The 1 and only … Ranger to be selected No. 1 overall in the NHL Draft: Andre Veilleux
The Time: 1965
The Background: According to Liam Maguire of the Society for International Hockey Research, NHL players were secured by teams to one of three contracts, an A, B or C contract — or Form as they were usually called — for several decades. The most common were C contracts, which linked a player to that respective NHL team for as long as said team desired. Contracts at the time could be signed at any age — most notably, Bobby Orr signed with the Bruins at age 14 in 1962. And with a surplus of young players still eligible, the NHL decided to move to a draft of teenagers who had yet to sign a Form contract. All Original Six teams in 1963 agreed they would select the first-overall pick on a rotating basis.
The Skinny: In 1965, it was the Rangers’ turn and they selected Veilleux. It was the third year of the teenage-version of the draft, but the minimum age was moved from 16 to 18. Therefore, the Rangers had slim pickings. The 1965 draft produced 11 picks, the lowest number of draftees ever, and only two made it to the NHL. Veilleux was not one of them.
The Others Who Came Closest: In 1966, the Rangers used the No. 2 pick to take defenseman Brad Park, who played in nine All-Star games and was elected to the Hockey Hall of Fame in 1988. Last year, the Rangers selected Kaapo Kakko with the second-overall pick.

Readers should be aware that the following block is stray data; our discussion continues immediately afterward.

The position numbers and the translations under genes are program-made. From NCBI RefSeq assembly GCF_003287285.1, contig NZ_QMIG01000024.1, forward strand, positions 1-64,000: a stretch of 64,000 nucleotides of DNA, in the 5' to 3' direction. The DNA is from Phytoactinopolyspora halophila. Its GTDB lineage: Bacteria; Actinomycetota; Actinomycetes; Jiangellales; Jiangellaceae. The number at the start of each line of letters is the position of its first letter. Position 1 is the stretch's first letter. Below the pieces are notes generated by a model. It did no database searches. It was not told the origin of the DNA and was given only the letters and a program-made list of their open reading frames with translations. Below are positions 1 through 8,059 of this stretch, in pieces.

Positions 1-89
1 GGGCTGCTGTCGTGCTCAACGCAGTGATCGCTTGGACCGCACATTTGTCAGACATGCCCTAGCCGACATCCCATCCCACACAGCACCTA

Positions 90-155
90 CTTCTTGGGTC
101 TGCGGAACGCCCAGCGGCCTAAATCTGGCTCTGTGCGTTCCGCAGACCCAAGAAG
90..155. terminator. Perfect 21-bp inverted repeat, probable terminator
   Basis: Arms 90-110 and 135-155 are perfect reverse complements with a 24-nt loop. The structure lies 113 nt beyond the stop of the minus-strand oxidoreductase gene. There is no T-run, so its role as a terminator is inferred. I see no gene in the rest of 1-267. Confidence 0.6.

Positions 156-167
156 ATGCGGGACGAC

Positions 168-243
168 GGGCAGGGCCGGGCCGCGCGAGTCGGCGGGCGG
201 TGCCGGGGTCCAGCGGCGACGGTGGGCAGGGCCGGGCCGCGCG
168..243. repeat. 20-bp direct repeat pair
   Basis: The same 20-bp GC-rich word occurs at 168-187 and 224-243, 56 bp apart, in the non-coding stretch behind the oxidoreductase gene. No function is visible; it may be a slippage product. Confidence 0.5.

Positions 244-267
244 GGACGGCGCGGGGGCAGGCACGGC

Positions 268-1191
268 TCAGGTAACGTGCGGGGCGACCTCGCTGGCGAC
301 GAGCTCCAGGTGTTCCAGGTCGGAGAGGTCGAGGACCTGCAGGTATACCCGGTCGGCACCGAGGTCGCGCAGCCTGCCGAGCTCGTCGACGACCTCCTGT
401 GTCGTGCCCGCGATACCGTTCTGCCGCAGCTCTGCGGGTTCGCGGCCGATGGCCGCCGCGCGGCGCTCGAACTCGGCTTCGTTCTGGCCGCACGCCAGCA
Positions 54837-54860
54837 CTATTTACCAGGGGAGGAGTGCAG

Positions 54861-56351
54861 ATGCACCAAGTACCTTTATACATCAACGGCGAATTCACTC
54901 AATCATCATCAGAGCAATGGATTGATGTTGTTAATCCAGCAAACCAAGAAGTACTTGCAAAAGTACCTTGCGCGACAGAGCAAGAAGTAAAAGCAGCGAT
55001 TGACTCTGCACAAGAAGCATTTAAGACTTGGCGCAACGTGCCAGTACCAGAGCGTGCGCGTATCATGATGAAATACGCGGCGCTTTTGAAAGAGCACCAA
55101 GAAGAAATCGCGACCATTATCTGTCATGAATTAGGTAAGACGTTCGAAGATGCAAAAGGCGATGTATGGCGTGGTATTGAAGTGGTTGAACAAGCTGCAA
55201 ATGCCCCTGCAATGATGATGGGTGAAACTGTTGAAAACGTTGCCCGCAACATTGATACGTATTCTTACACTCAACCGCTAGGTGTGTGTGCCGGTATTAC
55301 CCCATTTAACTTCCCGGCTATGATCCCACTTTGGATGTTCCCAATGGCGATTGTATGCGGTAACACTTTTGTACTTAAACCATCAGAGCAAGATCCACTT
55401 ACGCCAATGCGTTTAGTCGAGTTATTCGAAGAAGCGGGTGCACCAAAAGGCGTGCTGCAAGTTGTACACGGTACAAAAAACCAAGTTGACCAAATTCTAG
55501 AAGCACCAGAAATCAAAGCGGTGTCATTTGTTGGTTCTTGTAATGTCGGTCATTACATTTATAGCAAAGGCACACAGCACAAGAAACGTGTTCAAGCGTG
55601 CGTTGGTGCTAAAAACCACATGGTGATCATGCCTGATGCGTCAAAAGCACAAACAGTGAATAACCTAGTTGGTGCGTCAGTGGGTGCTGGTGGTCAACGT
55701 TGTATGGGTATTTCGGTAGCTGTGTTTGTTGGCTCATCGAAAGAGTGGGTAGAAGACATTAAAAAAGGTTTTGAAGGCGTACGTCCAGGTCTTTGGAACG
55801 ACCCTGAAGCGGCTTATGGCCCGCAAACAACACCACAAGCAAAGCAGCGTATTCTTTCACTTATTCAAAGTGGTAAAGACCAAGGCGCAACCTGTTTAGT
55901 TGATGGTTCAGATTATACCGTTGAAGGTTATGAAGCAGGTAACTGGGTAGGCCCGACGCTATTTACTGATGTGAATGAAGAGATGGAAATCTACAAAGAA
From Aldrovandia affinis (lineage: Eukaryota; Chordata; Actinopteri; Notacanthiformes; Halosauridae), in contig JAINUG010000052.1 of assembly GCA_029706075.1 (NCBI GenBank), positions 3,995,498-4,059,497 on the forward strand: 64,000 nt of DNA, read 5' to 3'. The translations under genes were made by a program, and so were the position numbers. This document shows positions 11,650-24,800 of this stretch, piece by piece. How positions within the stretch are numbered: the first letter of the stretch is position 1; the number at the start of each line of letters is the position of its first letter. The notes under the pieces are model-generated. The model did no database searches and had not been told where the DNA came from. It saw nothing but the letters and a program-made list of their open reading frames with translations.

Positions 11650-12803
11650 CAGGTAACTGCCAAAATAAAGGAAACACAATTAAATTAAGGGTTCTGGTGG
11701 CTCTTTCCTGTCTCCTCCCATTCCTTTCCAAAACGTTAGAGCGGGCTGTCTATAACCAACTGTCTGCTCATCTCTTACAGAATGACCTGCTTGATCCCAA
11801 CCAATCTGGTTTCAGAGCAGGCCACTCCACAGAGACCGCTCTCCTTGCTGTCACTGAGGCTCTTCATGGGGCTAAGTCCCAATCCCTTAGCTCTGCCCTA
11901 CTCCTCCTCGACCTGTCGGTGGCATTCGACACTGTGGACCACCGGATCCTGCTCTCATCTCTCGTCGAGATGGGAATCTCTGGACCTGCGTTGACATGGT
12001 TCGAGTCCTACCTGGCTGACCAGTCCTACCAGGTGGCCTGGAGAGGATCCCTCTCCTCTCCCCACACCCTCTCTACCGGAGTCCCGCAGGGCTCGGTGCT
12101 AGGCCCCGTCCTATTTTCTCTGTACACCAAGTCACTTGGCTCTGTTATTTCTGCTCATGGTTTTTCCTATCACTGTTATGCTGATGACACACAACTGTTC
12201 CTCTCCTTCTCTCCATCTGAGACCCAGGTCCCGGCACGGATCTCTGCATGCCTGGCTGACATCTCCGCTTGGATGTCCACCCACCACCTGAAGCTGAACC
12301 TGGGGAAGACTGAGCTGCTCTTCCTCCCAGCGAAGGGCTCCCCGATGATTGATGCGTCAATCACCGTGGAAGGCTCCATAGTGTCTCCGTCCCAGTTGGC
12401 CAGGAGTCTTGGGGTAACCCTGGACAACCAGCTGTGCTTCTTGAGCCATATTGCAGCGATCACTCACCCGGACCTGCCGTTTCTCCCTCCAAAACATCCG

The Quote: “Veilleux played in what was then regarded as the strongest Jr. B program in the province of Quebec, as you would assume given the sheer population. He also had two teammates who would go on to significant renown, André “Moose” Dupont, who won two Stanley Cups with the Philadelphia Flyers and René Robert.” — Liam Maguire
The Aftermath: At the time, there wasn’t much acclaim for being selected first overall and there weren’t any signing bonuses or guarantees. Veilleux made attempts to play for a Junior A team in Kitchener, Ontario and the Trois-Rivières Reds in the Ligue Nord-Americaine de Hockey, but he was unable to stick with either team.
The Legacy: Veilleux later turned up playing senior hockey in Verdun, a suburb in Montreal. It’s unknown how long he remained in that league, per Maguire.
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